Yet in those countries, there is often more of a love for the language itself, even among less educated people. And loving your language means a command of its vocabulary beyond the level of the everyday. This appreciation shows up in things they say that would not “translate” into American. A Russian friend of mine once said she fell in love with her husband because of “his Russian.” Note how hard it is to imagine an American woman saying what hooked her on her husband was “his English.” “The way he talked,” maybe, but not something as specific as his command of the language in an artistic sense.
I recently attended a conference where Castilians（西班牙王室）gave the opening addresses, in a distinctly formal layer of Spanish. In English this would have sounded extremely boring even at a university. You can buy volumes of high literature and poetry at an ordinary train station in Spain. At Long Island railroad stops in America, not.
Yet even in America, there was once a richer love of English for its own sake. H.L. Mencken
knocked Warren Harding for “the worst English that I have ever encountered.” Today we have knocked George W. Bush for “the way he talks” but not something as formal as “his English.”
Today we live in a society where in 2001, then President of the University of California Richard Atkinson got good press with his announced horror that high school students “spend hours each month —directly and indirectly —preparing for the SAT, studying long lists of verbal analogies（类比）such as ‘untruthful is to mendaciousness’ as ‘circumspect is to caution’.” In the old days, that was called, well, school.
Currently, America’s love for language focuses on the informal. Rap and spoken word have reawakened the country to poetry in itself. Texting and Twitter encourage creative uses of casual language, in ways I have celebrated widely. But we’ve fallen behind on enjoying the formal layer of our language. Critics such as Stefan Fatsis have argued that adding a comprehension component to the spelling bee is, ir onically, “small-minded.” It isn’t. It’s getting back in touch with loving our native language, something ordinary in most cultures on earth—but so long unknown to us that the Fatsises and Atkinsons among us can barely imagine it.
74.Writing out a word in a spelling bee is difficult because ______.
A. it is a thing to master and compete in
B. people do not feel it cute any more
C. there is no spelling bee in other countries
D. English spelling system is random
75.We can safely conclude from paragraph 2 and 3 that ______.
A. less educated people in other countries like the language itself
B. American people don’t appreciate English in its formal form
C. an American woman will be easily attracted to a man’s way of talking
D. a formal layer of English can only be found at an American university
76.It is implied in Paragraph 5 that ______
A. the public felt the same horror as Richard Atkinson did
B. SAT didn’t need so much attention from the students
C. high school students should go to school to prepare SAT
D. verbal analogies should have been taught in the old days
77.According to the author, Americans need spelling bees and vocabulary tests because ______
A. they need to avoid being small-minded
B. Rap and spoken words are not artistic enough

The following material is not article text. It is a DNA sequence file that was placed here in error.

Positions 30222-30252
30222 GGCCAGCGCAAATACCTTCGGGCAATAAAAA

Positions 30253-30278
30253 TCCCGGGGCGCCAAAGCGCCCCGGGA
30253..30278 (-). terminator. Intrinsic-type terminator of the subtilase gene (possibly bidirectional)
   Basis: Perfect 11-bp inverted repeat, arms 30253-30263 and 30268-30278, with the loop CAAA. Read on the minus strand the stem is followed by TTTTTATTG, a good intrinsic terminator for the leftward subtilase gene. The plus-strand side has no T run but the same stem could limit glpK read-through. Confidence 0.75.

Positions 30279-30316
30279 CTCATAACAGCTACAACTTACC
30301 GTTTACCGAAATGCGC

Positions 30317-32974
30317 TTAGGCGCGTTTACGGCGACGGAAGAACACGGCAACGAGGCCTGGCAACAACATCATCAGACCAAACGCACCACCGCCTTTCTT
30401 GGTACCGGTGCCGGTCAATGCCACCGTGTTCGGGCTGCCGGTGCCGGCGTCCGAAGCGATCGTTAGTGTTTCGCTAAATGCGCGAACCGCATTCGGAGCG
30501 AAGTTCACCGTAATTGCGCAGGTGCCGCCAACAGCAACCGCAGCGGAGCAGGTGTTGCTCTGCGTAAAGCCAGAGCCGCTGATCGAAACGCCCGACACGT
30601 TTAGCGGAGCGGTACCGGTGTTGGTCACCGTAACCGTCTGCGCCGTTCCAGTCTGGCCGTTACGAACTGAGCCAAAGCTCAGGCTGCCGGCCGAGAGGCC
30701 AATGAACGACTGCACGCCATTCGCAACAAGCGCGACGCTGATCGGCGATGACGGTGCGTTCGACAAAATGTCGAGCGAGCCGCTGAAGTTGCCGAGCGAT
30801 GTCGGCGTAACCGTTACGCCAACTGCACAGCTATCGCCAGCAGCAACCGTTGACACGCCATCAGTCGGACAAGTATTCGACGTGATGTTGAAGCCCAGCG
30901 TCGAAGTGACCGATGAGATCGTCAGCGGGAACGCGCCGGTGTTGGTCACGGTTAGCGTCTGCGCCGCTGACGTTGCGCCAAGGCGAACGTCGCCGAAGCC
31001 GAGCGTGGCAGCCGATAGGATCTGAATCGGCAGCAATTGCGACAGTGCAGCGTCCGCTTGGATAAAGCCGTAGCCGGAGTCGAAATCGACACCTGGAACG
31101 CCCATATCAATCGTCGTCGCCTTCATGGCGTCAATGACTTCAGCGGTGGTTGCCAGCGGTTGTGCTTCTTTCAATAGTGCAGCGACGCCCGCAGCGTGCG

C. Fatsises and Atkinsons can barely imagine it
D. they need to focus more on formal English
IV. Grammar: Fill in the blanks
Directions: Read the following passage. Fill in the blanks to make the passage coherent. For the blanks with a given word, fill in each blank with the proper form of the given word. For the other blanks, fill in each blank with one proper word. Make sure that your answers are grammatically correct.
The Sydney Harbour Bridge is one of Australia's most well-known and ___1___ (photograph) landmarks. It is the world's largest (but not the longest) steel arch bridge with the top of the bridge ___2___ (stand) 134 metres above the harbour. It is fondly known by the locals as the 'Coathanger' because of its arch-based design.
The Sydney Harbour Bridge construction started in 1924 and took 1,400 men eight years ___3___ (build) at a cost of 4.2 million. Six million hand driven rivets（铆钉）and 53,000 tonnes of steel ___4___ (use) in its construction. It now carries eight traffic lanes and two rail lines, one ___5___ each direction, but at the time of its construction the two eastern lanes were tram tracks. They were converted to road traffic when Sydney closed down its tram system in the 1950s.
BridgeClimb started in 1998 and attracts tourists and locals alike to climb the monument. After ___6___ (climb) through catwalks and up ladders and stairs, people will find the view absolutely breathtaking. There are day, twilight and night climbs and a group of twelve will leave for a climb every ten minutes. The safety precautions（预防措施）taken include a blood alcohol reading and a Climb Simulator（模拟器）, ___7___ shows climbers the climbing conditions that might be experienced on the Bridge.
By all reports, BridgeClimb is fantastic and one of the 'must dos' while on a trip to Sydney, with royals and celebrities such as Prince Frederik and Princess Mary of Denmark, Matt Damon, Hugo Weaving, Sarah Ferguson, Cathy Freeman, Kylie Minogue and KostyaTszyu all ___8___ (do)the Climb.
Directions: Translate the following sentences into English, using the words given in the brackets.
II. Grammar and Vocabulary
17-21 CAACB 22-26 DADDB 27-31 CBCBA 32-36 BACDD
III. Reading Comprehension
51-65 BCACD ABACD DCBAB
66-69 DACC 70-73 ABCD 74-77 DBAD
IV. Grammar: Fill in the blanks
3. to build
4. were used
8. having done
1.请牢记：好习惯能对我们的日常生活产生积极影响，但培养起来却不简单。(mind) 3’Please bear in mind that good habits can have a positive effect on our daily life, but (they) are not easy to cultivate.
2.不可否认的是，那些总是接触英语环境的人在英语学习方面具有优势。(expose) 4’There’s no denying (the fact) that those (who are) always exposed to an English-speaking environment have an advantage in English learning.
3.信不信由你，你一到达山顶并俯瞰整个城市时，疲劳就会立刻消失。(the instant) 4’Believe it or not, the instant you reach the top of the mountain and have a bird’s eye view of the whole city, tiredness / exhaustion will immediately disappear.
而不得不提前关闭。(with, oblige) 4’
Last Sunday, with more and more tourists at home and abroad flooding / coming / storming in, this popular tourist attraction became overcrowded and was obliged to close / be closed ahead of schedule.